Saturday, 16 January 2016

University Academic Cheating & Its Most Useful Module i.e. "How To Be A Good Game-Player"

The Times (2nd January 2016) and The Independent (4th January 2016) have now both had articles on University Academic Cheating. Sadly, I think these investigations with their national coverage are, at least, 4 years too late! From 2011, I had observed that the collusion between Staff and the Student's Union was bound to lead to all-out academic cheating with the realization that Student Lobbying works! I personally know a Dean of Faculty who actually advised Student Reps how to bully staff to get what they wanted and the mechanism for professionally destroying/eliminating staff who will not collude with a reduction of academic standards! This particular Dean of Faculty was absolutely gifted in this dubious area of student education.

Historically, powerful academics have always had certain favoured students who would be given broad hints about what is coming out in the exam etc. No doubt, that was and is unfair, in that, a student willing to "massage the ego" of an academic i.e. those willing to Stoop to Conquer (!), would do better than perhaps a more talented and honourable student who would not stoop to such unseemly means to get a better grade. That said, what we have now replaced that old "my supervisor is a god!" system with, is an industrial level, of what I term, "authority subversion" cheating system, that is rendering University education, at best, an expensive waste of time, and at worst, a breeding ground for young professional cheats of the future.

Students of today do not like having to submit to authority or indeed to even acknowledge the existence of any learning/knowledge hierarchy; after all, anything we do not know, we can "google". So, it reasoned that, the great leveller, Death (i.e. of Academic Standards), will abolish any difference between staff and students.

Staff-student liaison committees are set up to determine that academic challenging modules are irrelevant and must be "altered" (code for "dumbed down"). Merely to simplify the content alone is not sufficient and the students, through their all-powerful student union reps, will push for module assessment to be changed, for example, from 30% coursework 70% examined content module, to 100% coursework modules with 0% examined content. Thereafter, getting a First Class Degree is a matter of electronically "cutting and pasting" essays together, or better still, getting someone else to write those essays for a small payment (can we call it "smart" out-sourcing?).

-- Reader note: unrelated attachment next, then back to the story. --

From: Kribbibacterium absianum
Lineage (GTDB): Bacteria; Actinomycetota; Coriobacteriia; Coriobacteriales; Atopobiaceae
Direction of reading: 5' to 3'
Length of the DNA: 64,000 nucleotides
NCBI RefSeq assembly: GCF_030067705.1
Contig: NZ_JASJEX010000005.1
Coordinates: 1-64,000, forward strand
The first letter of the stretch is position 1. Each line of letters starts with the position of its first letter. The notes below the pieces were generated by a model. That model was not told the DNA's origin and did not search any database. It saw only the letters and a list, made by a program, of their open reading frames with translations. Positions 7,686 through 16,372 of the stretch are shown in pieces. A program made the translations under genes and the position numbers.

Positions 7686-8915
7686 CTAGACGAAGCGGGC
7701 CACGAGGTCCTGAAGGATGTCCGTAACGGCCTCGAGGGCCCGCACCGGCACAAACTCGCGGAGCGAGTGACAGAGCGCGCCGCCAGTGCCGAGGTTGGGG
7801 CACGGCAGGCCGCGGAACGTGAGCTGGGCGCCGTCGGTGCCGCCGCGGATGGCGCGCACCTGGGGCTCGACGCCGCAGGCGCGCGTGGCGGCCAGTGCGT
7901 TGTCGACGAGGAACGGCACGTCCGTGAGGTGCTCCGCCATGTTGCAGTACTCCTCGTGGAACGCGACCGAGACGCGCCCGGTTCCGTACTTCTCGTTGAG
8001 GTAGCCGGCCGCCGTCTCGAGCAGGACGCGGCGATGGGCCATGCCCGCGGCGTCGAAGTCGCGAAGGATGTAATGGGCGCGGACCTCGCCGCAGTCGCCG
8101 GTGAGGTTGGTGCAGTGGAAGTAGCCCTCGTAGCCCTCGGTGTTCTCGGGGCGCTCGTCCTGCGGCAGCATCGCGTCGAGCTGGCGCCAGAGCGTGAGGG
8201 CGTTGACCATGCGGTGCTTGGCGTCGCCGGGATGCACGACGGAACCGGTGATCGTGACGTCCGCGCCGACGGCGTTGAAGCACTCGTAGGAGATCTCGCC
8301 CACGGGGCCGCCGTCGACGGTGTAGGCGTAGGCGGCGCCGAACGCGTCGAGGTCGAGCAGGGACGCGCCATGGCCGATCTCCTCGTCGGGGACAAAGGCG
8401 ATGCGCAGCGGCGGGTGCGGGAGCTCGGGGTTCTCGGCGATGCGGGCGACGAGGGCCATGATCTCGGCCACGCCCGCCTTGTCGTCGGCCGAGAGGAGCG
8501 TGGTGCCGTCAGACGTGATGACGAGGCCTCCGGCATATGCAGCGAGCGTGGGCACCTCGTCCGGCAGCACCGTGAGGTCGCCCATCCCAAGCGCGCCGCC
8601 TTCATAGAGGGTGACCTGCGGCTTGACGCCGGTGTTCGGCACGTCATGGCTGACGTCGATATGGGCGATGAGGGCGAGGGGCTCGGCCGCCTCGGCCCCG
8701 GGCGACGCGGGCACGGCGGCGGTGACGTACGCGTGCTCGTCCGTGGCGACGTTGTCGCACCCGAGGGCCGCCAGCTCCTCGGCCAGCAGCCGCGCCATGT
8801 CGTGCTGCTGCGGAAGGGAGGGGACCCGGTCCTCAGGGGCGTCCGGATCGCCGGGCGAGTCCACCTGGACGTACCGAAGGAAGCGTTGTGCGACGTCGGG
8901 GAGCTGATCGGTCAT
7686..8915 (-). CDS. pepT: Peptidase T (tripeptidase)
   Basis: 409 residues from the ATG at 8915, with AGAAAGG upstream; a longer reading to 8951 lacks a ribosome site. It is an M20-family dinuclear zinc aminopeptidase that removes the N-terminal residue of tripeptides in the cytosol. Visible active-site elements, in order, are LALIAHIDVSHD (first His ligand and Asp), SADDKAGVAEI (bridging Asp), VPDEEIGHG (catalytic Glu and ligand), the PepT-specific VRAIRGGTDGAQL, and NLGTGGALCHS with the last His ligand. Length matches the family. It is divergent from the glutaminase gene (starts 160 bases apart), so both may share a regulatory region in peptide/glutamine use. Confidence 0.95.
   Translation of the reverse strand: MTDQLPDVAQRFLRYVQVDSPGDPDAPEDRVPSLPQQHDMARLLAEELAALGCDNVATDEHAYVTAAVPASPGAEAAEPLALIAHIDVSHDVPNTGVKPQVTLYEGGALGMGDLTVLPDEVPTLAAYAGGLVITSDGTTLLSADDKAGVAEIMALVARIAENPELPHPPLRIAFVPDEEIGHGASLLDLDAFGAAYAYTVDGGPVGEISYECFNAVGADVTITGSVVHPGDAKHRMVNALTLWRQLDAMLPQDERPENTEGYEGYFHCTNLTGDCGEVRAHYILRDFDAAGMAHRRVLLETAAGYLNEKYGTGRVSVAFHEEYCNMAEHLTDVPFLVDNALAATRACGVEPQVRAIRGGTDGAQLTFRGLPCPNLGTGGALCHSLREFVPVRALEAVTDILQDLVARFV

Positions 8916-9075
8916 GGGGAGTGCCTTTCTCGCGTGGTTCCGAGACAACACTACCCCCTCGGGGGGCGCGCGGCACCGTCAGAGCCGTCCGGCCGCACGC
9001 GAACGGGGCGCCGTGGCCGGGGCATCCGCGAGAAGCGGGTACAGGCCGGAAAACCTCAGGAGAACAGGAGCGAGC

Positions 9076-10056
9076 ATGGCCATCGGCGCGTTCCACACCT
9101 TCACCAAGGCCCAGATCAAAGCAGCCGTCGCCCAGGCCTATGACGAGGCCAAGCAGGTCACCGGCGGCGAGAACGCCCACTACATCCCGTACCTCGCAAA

There is another component to all this; I was personally present at staff meetings in 2011-2012 where we were instructed from the very top of the University hierarchy, to give 60% of our students Firsts and Second Uppers regardless of how the students performed. We were told that if our modules could not deliver this overall 60% result, then the module content and testing mechanism must be altered.

If highly placed (& highly-paid) University Academics cannot be trusted to protect Academic Integrity and are part of the collusion to reduce academic rigour, we cannot expect our students to have a regard for principle and high standards, as, our students will simply follow the example of those who are deemed their betters and their superiors; i.e. these past-masters of the Art of Game-Playing. Perhaps £9000/- a year is worth it, if you are being taught by successful experts how to become a really good Game-Player!

Tuesday, 5 January 2016

Of Chemistry Minds and Motives

The article "A Mind-Blowing Legacy" by Mark Peplow (RSC Publication Chemistry World July 2014) throws up some interesting concepts of "motives" when looking for new compounds. Shulgin's research into psychoactive compounds was probably motivated initially by pure scientific curiosity and then I wonder whether the addictive power of the chemicals he was working with (mescaline and MDMA) did not seduce him into a search for more mind-blowing compounds to try out on himself and his friends, all in the name of science. Was there a point at which the researcher was no-longer master of the "The Search" but instead had become the servant of "The Search"?